Lukashenko tightens liability link between public officials and economic development
Ahead of the 2015 presidential campaign, Lukashenko attempts to expand collective responsibility for the economic affairs by delegating more authority to regional leaders. He envisages improving efficiency in agriculture by mobilizing public officials, as he has limited opportunities to do so with subsidies. Meanwhile, stricter labour discipline may have only a short-term effect on the command economy’s efficiency.
At a meeting on agricultural policy, President Lukashenko announced he was ready to sign a decree to strengthen powers of Belarus’ regional heads.
Yet in April, in his annual address to the Belarusian people and the Parliament, Lukashenko underscored the need to expand the regional heads’ powers in personnel matters. Despite frequent visits to Belarus’ regions since early 2014, President Lukashenko alone could not improve the economy’s efficiency. Traditional threats to public officials of criminal prosecution, constant staff reshuffles and the anti-corruption campaign have little or no effect amid languishing resources to support Belarus’ economy.
For example, recently significant resources have been spent on upgrading Belarus’ dairy industry, including building new dairy facilities and renovating old farms. . However, over the past three years, none of the regions was able to fulfil the indicators set in the national program for the diary industry development. In 2013, milk shortage was 2 million tons, and agricultural enterprises’ lost profits were over BYR 6 trillion. In Q1 2014, the number of unprofitable agricultural enterprises tripled.
Interestingly, after his controversial visit to ‘Ivatsevichdrev’ in November 2012, President Lukashenko issued a decree banning woodworking employees from resigning until the modernisation was completed. Tighter labour discipline has not improved the process of modernising the woodworking industry. Despite managers’ and senior officials’ dismissals, investment project deadlines have been repeatedly postponed and new production lines have not been commissioned to date. Meanwhile, managers believe that tighter discipline at the enterprises has a positive effect on the staffing situation, primarily on employee retention. Moreover, harsher working conditions have had no visible effect on the protest activity in the regions.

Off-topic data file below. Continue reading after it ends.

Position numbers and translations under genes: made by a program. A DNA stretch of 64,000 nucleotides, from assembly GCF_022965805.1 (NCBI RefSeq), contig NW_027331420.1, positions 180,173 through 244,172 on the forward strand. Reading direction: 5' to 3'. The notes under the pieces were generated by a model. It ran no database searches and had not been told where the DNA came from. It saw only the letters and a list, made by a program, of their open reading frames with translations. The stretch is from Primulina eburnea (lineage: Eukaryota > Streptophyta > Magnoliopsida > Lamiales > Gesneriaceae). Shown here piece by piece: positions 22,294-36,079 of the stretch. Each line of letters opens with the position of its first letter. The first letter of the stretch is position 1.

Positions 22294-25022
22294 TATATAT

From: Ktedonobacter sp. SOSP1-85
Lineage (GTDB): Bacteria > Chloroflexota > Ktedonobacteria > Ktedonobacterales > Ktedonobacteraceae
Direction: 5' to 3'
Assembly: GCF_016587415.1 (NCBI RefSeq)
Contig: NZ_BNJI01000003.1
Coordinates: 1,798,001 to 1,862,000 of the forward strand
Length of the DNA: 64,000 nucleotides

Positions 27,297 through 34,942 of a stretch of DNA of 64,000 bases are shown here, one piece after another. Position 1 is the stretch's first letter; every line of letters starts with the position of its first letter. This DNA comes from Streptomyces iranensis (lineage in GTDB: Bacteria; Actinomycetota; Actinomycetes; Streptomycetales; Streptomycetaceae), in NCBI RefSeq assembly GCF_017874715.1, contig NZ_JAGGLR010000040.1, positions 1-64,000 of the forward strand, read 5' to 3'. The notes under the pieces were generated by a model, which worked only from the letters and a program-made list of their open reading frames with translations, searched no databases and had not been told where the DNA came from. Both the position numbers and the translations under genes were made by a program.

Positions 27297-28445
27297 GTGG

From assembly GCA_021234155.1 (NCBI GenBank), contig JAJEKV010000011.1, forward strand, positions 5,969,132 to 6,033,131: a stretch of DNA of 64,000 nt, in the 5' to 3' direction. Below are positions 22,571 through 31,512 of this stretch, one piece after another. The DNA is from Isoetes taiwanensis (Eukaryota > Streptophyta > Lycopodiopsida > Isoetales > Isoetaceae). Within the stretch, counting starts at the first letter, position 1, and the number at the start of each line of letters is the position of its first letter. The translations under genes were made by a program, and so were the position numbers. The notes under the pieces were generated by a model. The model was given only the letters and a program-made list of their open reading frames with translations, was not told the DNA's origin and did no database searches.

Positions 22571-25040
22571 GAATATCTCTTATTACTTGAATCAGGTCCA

This approach to labour discipline will be extended to agricultural workers. In particular, President Lukashenko said, “I ask a tough question because the decree, which I have mentioned earlier, is on the table. Frankly, the decree is about ‘serfdom’. We lock everything on governors. You can’t leave, you can’t switch [jobs]...”
In addition, the president reinforces government control of the economy, in an attempt to reduce risks ahead of the 2015 presidential campaign. According to Lukashenko, regional heads will be empowered to relocate, appoint or dismiss managers and/or specialists at all Belarusian enterprises, including private. In addition, they will also receive the authority over regional power structures.
The authorities are not pondering reforms to the current economic model in the near future. The government will only tighten labour discipline in troubled industries.
The Belarusian authorities have launched a discussion on the moratorium or abolition of the death penalty under the pressure of Belarusian human rights activists and international community. Apparently, the authorities are interested in monitoring public sentiments and response to the possible abolition of the capital punishment. The introduction of a moratorium on the death penalty would depend on the dynamics in Belarusian-European relations, efforts of the civil society organisations and Western capitals.
In Grodno last week, the possibility of abolishing the death penalty in Belarus or introducing a moratorium was discussed.
The Belarusian authorities are likely to continue to support the death penalty in Belarus. During his rule, President Lukashenka pardoned only one person, and courts sentenced to death more than 400 people since the early 1990s. Over the past year, Belarusian courts sentenced to death several persons and one person was executed.
There are no recent independent polls about people’s attitude about the death penalty in Belarus. Apparently, this issue is not a priority for the population. In many ways, public opinion about the abolition of the death penalty would depend on the tone of the state-owned media reports.
That said, the Belarusian Orthodox Church and the Roman-Catholic Church stand for the abolition of the capital punishment, however their efforts in this regard only limit to public statements about their stance. Simultaneously, the authorities could have influenced public opinion about the death penalty through a focused media campaign in the state media. As they did, for example, with the nuclear power plant construction in Astravets. Initially unpopular project of the NPP construction was broadly promoted in the state media, and eventually, according to independent pollsters, was accepted by most population.